Adult social care is a hot topic these days and there are, unfortunately, a lot of stories in the news where vulnerable adults are treated badly by those who should be looking after and protecting them. Everyday care aside aside, there are other parts of people’s lives where vulnerable people need to be protected – and that applies to what happens after their deaths.Protecting vulnerable people and acting in a responsible manner is something we take very seriously at Finders.

We have worked on numerous cases where a statutory will application has been made, or needs to be made. To explain further, a statutory will is often made for a person who does not have the mental capacity to make a will for themselves.

This might be because the person has a condition such as Alzheimer’s or dementia, or they have perhaps been the victim of an accident or illness which has caused brain damage. If the person does not have the capacity to understand the principles behind making a will, then an application can be made to the Court of Protection (a special section of the court which works with the Office of the Public Guardian to oversee the general management of the affairs of people who lack capacity) on that person’s behalf.

In addition, people in receipt of adult social care can often die intestate (i.e. without a will). Our involvement in such cases is to help trace the next of kin for a client, as a statutory will can not be made until there is knowledge of the rightful heirs to this person’s estate.

Another case where a statutory will might come into effect would be where an adult who had suffered an accident which affected their capacity was being cared for by a partner, but was not married to that person. This would mean that the partner doing the caring would not necessarily inherit anything on the death of that person.

In such cases, the research does need to be done very quickly and we at Finders are happy to meet any deadlines involved. Our painstaking work takes account of all deadlines and we will do all that we can to find the beneficiaries. In fact, our success rate is close to 100%.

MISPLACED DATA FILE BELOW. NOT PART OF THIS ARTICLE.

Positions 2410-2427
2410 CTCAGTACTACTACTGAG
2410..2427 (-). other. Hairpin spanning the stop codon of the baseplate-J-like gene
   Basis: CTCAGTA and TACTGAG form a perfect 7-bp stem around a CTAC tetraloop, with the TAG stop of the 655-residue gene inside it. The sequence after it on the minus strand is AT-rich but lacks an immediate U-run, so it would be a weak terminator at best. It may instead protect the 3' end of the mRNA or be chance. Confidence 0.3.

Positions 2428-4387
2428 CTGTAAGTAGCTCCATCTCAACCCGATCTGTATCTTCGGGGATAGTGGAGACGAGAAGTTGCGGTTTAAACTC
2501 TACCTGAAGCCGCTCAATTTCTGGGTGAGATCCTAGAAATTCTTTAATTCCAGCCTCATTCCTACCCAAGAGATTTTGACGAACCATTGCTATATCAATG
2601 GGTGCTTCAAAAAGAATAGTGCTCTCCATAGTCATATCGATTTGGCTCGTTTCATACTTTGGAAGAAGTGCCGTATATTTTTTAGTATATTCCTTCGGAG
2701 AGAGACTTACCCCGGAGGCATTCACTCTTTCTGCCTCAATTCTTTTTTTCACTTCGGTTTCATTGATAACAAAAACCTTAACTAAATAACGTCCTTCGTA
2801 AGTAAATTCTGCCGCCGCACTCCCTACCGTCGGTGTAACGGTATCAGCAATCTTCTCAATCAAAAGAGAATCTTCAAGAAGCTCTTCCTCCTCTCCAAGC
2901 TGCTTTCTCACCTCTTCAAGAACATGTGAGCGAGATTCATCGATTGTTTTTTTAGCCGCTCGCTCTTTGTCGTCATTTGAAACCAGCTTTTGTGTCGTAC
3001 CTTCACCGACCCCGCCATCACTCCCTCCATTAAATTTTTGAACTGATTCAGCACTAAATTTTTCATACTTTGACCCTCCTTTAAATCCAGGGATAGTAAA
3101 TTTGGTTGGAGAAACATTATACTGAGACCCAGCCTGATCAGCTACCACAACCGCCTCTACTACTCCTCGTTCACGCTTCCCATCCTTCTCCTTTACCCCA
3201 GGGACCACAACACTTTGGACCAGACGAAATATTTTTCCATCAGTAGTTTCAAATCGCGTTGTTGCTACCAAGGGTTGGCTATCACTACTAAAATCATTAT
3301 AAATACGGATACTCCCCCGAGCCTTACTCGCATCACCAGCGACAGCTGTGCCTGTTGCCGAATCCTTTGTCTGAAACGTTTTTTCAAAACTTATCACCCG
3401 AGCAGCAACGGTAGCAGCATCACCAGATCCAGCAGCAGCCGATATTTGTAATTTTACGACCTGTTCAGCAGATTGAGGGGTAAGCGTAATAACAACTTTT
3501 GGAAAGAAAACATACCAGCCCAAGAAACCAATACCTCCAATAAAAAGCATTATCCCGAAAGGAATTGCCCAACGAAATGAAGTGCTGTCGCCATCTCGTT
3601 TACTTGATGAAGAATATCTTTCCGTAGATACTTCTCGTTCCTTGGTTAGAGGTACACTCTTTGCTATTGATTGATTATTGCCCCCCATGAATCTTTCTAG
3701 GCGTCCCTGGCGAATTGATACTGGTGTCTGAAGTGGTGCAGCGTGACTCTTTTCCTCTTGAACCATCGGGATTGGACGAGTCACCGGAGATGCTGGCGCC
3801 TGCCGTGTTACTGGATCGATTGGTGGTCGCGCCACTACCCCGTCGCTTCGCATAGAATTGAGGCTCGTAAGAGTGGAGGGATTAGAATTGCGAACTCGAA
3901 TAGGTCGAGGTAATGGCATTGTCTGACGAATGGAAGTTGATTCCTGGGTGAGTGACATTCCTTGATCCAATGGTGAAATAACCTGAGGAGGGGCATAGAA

We have an international reach so it does not matter where the person’s next of kin are located, as we often work on very complex cases where families have scattered far and wide – probate genealogy work uncovers this state of affairs so often as you may have seen from the BBC Heir Hunters series – so whether you are acting as a court appointed deputy or in another role, we are able to provide the required research promptly and cost effectively.

There are organisations and businesses out there that do not always pay due care and attention to the two tenets of protection and responsibility that we at Finders take so seriously. There is, after all, no regulatory or governing body for probate genealogy. We are the only UK firm with a professional code of conduct and we take our responsibilities towards those receiving adult social care very seriously indeed.

You can contact us for a no-obligation, free quote for this work and we can explain in full what it involves.

#BBC #HeirHunters #Finders

by Daniel Curran

Daniel Curran
Written by Daniel Curran
Daniel is a leading figure in the UK Heir Hunting industry. He is from Isleworth in West London and has lived in London for most of his life. He has been in the probate genealogy profession since 1990. He formed Finders in 1997 after 7 years at another firm.